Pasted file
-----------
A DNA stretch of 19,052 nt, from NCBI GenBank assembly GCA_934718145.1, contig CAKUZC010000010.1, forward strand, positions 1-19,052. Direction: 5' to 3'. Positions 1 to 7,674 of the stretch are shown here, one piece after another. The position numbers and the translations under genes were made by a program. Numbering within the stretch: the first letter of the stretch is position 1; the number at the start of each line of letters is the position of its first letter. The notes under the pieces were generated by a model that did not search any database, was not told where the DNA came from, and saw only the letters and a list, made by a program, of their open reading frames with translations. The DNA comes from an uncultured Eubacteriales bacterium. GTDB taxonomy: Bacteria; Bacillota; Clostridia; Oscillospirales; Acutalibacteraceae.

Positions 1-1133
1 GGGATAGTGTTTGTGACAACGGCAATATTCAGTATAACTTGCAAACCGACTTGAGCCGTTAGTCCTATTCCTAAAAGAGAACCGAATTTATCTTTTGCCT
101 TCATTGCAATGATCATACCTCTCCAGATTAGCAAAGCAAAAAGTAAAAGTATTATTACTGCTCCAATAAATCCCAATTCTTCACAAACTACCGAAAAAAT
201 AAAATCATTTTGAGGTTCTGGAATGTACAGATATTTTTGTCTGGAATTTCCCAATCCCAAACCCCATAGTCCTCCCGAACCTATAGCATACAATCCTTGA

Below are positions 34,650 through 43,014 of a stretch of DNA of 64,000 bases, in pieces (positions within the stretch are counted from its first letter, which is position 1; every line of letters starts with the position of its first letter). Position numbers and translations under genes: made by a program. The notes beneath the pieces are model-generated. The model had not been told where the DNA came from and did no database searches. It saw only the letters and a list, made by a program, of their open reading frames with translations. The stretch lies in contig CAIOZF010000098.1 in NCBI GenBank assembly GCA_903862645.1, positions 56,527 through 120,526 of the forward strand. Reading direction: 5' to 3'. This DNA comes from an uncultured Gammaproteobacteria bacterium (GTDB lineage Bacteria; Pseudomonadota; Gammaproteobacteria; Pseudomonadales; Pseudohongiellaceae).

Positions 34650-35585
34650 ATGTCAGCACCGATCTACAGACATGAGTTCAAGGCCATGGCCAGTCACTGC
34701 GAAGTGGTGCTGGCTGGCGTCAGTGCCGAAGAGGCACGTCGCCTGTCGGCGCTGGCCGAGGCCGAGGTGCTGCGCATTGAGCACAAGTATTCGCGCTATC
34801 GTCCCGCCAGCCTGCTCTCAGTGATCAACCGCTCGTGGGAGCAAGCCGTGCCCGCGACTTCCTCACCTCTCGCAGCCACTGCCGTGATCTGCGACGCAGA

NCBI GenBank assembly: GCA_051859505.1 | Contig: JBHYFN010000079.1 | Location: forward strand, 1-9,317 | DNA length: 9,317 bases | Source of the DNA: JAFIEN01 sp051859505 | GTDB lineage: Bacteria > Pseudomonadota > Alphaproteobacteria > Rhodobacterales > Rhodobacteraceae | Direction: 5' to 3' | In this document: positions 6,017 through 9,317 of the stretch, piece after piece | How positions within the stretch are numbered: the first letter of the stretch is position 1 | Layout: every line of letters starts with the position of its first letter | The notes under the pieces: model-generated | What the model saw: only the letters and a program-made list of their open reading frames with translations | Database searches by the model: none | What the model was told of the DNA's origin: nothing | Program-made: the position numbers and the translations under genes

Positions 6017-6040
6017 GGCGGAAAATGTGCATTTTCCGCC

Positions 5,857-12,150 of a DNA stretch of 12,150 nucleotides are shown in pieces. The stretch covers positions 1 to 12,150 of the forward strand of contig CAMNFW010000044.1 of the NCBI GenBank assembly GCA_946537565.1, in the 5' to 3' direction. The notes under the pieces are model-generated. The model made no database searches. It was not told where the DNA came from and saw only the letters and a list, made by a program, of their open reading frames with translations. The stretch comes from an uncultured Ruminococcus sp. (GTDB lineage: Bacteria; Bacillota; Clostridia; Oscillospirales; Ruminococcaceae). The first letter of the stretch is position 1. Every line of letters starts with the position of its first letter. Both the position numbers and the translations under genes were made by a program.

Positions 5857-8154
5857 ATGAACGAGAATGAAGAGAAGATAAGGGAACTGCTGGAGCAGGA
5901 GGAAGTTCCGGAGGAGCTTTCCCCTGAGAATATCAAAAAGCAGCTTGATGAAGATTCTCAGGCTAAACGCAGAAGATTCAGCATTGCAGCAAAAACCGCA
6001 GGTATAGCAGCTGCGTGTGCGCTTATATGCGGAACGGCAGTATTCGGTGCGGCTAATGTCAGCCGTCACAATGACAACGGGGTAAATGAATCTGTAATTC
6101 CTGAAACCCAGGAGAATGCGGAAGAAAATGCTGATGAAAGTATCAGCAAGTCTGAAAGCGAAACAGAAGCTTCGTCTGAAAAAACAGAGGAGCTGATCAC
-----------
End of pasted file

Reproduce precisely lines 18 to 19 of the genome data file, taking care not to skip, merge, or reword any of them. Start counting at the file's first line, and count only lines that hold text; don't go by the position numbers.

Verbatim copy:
6001 GGTATAGCAGCTGCGTGTGCGCTTATATGCGGAACGGCAGTATTCGGTGCGGCTAATGTCAGCCGTCACAATGACAACGGGGTAAATGAATCTGTAATTC
6101 CTGAAACCCAGGAGAATGCGGAAGAAAATGCTGATGAAAGTATCAGCAAGTCTGAAAGCGAAACAGAAGCTTCGTCTGAAAAAACAGAGGAGCTGATCAC